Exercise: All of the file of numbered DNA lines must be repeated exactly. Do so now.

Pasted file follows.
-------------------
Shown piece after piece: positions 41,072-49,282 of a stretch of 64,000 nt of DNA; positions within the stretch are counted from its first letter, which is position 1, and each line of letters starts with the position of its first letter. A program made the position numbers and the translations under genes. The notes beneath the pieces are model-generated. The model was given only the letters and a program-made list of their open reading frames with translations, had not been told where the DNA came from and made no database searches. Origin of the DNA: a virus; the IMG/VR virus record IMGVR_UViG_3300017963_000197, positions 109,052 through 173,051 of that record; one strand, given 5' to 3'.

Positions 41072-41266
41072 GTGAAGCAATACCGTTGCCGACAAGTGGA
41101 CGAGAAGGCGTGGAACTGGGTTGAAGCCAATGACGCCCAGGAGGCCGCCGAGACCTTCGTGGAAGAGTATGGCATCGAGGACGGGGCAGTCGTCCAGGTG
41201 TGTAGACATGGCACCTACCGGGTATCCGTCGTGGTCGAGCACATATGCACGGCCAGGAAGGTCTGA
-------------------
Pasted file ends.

Shown piece after piece: positions 41,072-49,282 of a stretch of 64,000 nt of DNA; positions within the stretch are counted from its first letter, which is position 1, and each line of letters starts with the position of its first letter. A program made the position numbers and the translations under genes. The notes beneath the pieces are model-generated. The model was given only the letters and a program-made list of their open reading frames with translations, had not been told where the DNA came from and made no database searches. Origin of the DNA: a virus; the IMG/VR virus record IMGVR_UViG_3300017963_000197, positions 109,052 through 173,051 of that record; one strand, given 5' to 3'.

Positions 41072-41266
41072 GTGAAGCAATACCGTTGCCGACAAGTGGA
41101 CGAGAAGGCGTGGAACTGGGTTGAAGCCAATGACGCCCAGGAGGCCGCCGAGACCTTCGTGGAAGAGTATGGCATCGAGGACGGGGCAGTCGTCCAGGTG
41201 TGTAGACATGGCACCTACCGGGTATCCGTCGTGGTCGAGCACATATGCACGGCCAGGAAGGTCTGA